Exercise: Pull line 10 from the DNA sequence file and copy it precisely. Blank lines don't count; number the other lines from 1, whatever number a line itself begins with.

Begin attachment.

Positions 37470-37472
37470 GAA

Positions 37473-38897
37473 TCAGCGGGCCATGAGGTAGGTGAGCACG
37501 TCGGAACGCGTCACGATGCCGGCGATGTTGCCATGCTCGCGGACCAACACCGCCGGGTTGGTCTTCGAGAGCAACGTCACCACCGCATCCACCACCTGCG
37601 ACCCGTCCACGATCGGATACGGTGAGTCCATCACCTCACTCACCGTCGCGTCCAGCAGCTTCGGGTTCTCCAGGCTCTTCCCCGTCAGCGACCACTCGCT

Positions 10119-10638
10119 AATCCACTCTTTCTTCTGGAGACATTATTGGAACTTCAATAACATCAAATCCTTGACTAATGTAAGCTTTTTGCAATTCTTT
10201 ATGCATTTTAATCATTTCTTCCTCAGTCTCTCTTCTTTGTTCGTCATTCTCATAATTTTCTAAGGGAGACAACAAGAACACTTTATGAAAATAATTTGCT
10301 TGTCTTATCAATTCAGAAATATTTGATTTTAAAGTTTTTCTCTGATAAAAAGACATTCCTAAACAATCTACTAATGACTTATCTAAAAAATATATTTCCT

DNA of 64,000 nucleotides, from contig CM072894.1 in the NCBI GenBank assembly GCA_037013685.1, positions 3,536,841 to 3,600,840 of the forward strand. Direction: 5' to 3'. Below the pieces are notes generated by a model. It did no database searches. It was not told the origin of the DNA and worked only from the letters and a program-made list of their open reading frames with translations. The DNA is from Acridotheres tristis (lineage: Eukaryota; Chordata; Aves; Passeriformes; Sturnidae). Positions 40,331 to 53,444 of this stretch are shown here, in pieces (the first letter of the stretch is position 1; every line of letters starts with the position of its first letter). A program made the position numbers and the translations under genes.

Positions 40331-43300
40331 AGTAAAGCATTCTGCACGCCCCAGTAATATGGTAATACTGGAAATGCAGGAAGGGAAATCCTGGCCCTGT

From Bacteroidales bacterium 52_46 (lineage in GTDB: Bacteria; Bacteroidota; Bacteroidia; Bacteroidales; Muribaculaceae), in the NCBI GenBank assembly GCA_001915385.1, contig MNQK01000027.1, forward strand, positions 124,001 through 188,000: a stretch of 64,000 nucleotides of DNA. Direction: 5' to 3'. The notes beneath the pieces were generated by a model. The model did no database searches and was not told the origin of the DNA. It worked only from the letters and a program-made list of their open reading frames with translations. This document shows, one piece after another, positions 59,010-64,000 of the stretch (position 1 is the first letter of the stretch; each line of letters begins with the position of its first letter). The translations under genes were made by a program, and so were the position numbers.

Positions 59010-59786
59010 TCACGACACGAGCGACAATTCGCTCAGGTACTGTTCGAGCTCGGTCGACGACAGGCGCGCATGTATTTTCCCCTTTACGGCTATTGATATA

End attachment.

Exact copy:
10301 TGTCTTATCAATTCAGAAATATTTGATTTTAAAGTTTTTCTCTGATAAAAAGACATTCCTAAACAATCTACTAATGACTTATCTAAAAAATATATTTCCT